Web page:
TULARE COUNTY, Calif. (KSEE/KGPE) – 75-year-old Juan Velasquez was stuck in the mountains of eastern Tulare County for four days before he was rescued.

What started as the typical yearly deer hunting trip for 75-year-old Riverside resident Juan Velasquez and some of his closest family friends, would soon turn into a four-day ordeal and a fight for survival.

Over 6,000 feet up in the mountains of eastern Tulare County, only his wits stood between life and a lonely death in the wilderness.

It all started to unfold Sunday, Sep. 24, when Velasquez and his best friend left their remote campsite for what they thought would be a short hunt.

“My dad told him you know, stay right here, let me go on this side, you know? And let’s see if I can do anything and you know kind of make noise so the animals can go your way… When my dad came back, he wasn’t there,” said Maria Martinez, daughter of Juan’s best friend, and brother to the man who would later find him.

Martinez told us her father and Velasquez had split up, as her father hoped to drive deer towards the 75-year-old, who has difficulty moving as he suffers from knee and back issues.

But that’s when Velasquez found himself trapped by the treacherous terrain.

In his mind, he had only one path to potential safety.

“He knew he couldn’t turn up and go up. He said path of least resistance, which he follows down to the ravine, to the river, Ruby Creek. And that’s just what he did,” said Lt. Rodney Parker with the Tulare County Sheriff’s Office.

As search and rescue operations got underway, Maria Martinez’s brother Ignacio Saldana, also from Riverside, was on a trip in Mexico when he heard the news.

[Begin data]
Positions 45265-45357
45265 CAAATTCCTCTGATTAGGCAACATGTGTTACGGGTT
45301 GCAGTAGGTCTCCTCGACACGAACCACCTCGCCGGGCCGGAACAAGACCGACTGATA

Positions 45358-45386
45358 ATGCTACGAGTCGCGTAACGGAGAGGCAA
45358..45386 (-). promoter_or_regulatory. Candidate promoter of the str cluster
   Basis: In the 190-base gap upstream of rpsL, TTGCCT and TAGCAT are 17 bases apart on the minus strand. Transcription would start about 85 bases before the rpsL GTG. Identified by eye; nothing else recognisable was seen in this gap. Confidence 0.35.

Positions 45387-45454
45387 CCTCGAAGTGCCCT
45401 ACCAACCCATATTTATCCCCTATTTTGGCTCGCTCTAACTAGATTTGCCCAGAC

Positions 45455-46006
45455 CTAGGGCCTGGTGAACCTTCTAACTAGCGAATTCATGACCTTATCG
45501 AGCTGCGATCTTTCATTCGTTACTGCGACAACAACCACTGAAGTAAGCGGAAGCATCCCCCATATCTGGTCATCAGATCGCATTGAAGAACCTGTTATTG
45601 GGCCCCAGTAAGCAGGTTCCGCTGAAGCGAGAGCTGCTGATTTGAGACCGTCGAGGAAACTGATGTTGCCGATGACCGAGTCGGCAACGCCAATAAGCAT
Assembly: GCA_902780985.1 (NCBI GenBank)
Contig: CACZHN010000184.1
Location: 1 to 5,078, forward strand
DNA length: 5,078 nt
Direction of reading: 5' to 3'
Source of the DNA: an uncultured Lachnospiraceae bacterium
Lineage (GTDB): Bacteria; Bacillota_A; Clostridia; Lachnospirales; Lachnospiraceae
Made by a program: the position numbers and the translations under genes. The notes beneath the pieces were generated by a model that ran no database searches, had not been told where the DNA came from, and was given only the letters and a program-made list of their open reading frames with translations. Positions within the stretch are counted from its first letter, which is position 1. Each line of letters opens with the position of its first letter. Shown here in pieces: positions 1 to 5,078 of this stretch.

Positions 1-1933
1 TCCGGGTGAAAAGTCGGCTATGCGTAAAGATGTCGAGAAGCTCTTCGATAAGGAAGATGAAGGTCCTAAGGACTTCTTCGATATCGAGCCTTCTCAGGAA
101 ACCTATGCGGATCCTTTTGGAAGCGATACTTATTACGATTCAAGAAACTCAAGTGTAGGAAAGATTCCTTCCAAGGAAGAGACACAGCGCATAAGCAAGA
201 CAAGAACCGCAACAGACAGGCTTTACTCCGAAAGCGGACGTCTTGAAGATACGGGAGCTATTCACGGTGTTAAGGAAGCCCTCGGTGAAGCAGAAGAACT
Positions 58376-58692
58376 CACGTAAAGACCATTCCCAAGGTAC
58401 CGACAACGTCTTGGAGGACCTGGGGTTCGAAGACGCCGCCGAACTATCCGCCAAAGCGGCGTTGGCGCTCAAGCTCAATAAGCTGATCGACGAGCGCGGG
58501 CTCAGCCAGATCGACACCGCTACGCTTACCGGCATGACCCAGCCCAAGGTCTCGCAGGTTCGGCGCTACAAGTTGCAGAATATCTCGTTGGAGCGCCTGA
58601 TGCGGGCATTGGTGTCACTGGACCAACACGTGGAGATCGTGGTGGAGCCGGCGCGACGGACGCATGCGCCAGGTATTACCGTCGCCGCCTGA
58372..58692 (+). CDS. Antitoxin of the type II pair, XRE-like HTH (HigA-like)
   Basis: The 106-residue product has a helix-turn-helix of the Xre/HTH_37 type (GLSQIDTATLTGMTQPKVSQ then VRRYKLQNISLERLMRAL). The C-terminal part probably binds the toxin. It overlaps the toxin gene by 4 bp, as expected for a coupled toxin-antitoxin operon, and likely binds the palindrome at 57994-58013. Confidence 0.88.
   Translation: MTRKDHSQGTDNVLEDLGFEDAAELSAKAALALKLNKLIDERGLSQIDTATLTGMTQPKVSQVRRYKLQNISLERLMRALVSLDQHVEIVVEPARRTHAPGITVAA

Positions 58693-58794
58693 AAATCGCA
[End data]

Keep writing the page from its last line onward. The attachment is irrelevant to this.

Saldana, an ultra-marathoner and trail runner, came straight home, grabbed his gear and GPS tracker and messager, and headed straight to the remote area to help search crews.

Saldana met up with his father and a friend, and late Wednesday, they spotted smoke and knew it had to be Juan.

“Sure enough, 7 ‘clock this morning, he sends us a GPS message saying, ‘I found him'”, said Martinez.

Four days in the wild appeared to leave its mark on the man, his face covered in dirt and grime, but he was okay.

The triumphant reunion was captured in a few photos taken by the men, all sharing a smile and a collective sigh of relief.

Saldana then relayed their coordinates to search crews, which worked with California Highway Patrol to airlift the man out of the area and to a local hospital.

He is expected to be fine.

It highlights how precious a commodity time can be, especially with a storm on the horizon in the remote area.

“If this went on a couple more days with his age, no food, and all that, it probably wouldn’t have ended well. Ok? I’m just being honest with you. We have a storm coming this weekend. We have snow expected to fall,” said Lt. Parker.

Rescuers ask residents if they come to a remote area, no matter their background, to come prepared and have a way to be found and communicate, whether that’s via satellite phone or GPS.